This has got to be a strange season that's coming up for Houston Cougar Athletic Director Mack Rhoades. His first year was spent settling into the city and the school as the football team went on an amazing ride. Last year saw the school introducing numerous new head coaches, including both basketball teams and the baseball team, while the football team, seen as possibly being a BCS-buster, suffered through the wild ride of an injury-plagued season.
Rhoades was also out trying to raise massive funds for an extensive modernization of Robertson Stadium and the renovation of Hofheinz Pavilion. And as the college sporting year came to an end, Rhoades and the UH athletic department had to deal with the sudden and tragic death of UH swim coach Mark Taylor.
This year, with football just under three weeks from kickoff, things at UH appear to be a bit calmer for Rhoades and the school. Case Keenum is back to lead the football team. James Dickey and Todd Buchanan are back for their second years as the head coaches of the men's and women's basketball teams. The school is ahead of last year's numbers on season ticket sales, and Rhoades is quickly closing in on the monetary number he needs to start work on Robertson Stadium.
(And from seemingly out of nowhere, realignment talk has started up again and the Coogs are being mentioned as a possible candidate to replace the Aggies in the Big 12 -- but that's for a different story, at another time.)
Thus things for Rhoades, and the Cougars, are good. And good is always a good thing.
"I really like where they're headed," Rhoades says of the UH athletic programs. "This past year, 14 of our 16 sports programs got better. That's tremendous for us. Our expectations...everybody talks about football, men's basketball. And our goals for those two sports are to be nationally competitive, each and every year. Not once every three years. Not once every two years, but every year. But we expect the same of the other 14 sports programs. And I think they're headed in that direction."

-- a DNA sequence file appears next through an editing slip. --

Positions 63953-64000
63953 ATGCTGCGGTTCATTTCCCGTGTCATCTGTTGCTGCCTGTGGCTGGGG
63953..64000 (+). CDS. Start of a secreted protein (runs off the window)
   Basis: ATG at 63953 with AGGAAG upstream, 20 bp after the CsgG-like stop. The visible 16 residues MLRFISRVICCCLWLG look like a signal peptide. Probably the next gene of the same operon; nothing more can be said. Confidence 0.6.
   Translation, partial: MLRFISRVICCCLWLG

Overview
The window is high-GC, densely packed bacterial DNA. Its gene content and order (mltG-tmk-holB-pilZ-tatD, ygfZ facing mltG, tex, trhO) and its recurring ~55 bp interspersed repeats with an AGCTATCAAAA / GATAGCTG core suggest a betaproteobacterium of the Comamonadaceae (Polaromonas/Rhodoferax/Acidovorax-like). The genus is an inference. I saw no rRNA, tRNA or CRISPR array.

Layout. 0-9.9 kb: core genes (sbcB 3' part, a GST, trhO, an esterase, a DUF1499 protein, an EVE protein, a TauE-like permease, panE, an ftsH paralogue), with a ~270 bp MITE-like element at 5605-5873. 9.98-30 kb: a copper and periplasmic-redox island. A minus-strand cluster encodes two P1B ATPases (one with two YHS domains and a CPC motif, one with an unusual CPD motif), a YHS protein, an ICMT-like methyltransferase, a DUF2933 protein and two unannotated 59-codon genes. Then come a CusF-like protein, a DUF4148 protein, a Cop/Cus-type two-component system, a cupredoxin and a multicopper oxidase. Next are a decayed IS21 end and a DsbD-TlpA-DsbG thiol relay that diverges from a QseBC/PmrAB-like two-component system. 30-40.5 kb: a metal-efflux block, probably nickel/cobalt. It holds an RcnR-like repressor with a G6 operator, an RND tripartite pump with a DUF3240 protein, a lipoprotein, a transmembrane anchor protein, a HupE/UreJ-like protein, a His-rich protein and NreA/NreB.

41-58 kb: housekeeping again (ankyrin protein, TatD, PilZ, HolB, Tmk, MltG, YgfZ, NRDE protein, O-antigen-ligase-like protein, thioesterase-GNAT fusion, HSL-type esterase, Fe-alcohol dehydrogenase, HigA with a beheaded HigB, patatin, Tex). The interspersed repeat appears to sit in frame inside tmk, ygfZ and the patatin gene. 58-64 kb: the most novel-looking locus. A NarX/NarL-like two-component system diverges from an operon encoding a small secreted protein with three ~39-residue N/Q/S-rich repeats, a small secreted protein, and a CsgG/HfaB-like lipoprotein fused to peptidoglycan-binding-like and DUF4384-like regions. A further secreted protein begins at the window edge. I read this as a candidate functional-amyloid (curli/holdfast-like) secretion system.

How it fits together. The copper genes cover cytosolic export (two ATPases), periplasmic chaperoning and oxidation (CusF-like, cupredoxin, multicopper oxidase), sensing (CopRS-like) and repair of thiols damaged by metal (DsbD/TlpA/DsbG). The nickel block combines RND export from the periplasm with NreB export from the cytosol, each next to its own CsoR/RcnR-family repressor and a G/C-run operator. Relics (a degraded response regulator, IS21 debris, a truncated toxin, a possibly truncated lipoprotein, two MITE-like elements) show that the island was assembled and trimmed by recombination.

As with most college sports, things revolve around the football program. After a down season, the Cougars are looking to rebound and grab the conference title and make a bowl. And with the return of Keenum, who was granted a sixth year of eligibility by the NCAA after suffering an injured ACL against UCLA last year, that rebound is highly likely. But it's a rebound that would not be possible without the work of the school's compliance department, who found the documents and leaped through every NCAA hoop to get Keenum that eligibility.
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"Our compliance people haven't received enough credit," Rhoades said. "They worked their tails off, and I think they did just a tremendous job communicating back and forth with the NCAA. The NCAA was extremely receptive. They were great to work with. But our compliance people really did their due diligence and made sure that they had gathered all of the facts."
As for the fundraising, Rhoades says the school has raised $51 million since last September and is quickly approaching the $85 million figure that he would like to see before starting work on Robertson. But the area that Rhoades feels has improved the most about the department is not the ability to raise funds for the stadium -- though very impressive in this economy -- but the ability to get out there and sell tickets and put people in the stands. Something that's been a historical problem for the school.
"When I first got here, it really felt like we were an inbound company, that we just waited for people to call us," he said. "I think we've changed that. Are we perfect? No, we need to continue to do a better job, but we're out asking people to be involved. We're out trying to sell tickets. And the fact that people have been pretty receptive is terrific. Last year, even though the season wasn't what we wanted, to still sell out five of six home games, I thought that said a lot in terms of the Houston community and people getting behind our program. We need to do this again this year."
The Cougar athletic department appeared to be dead at the end of the last century. It's been a slow climb back toward respectability, and it's a climb that's not finished. Rhoades's predecessor, Dave Maggard, deserves a lot of credit for keeping UH athletics afloat, but it's all Mack Rhoades and his vision running the program now. And the vision of that future looks very bright.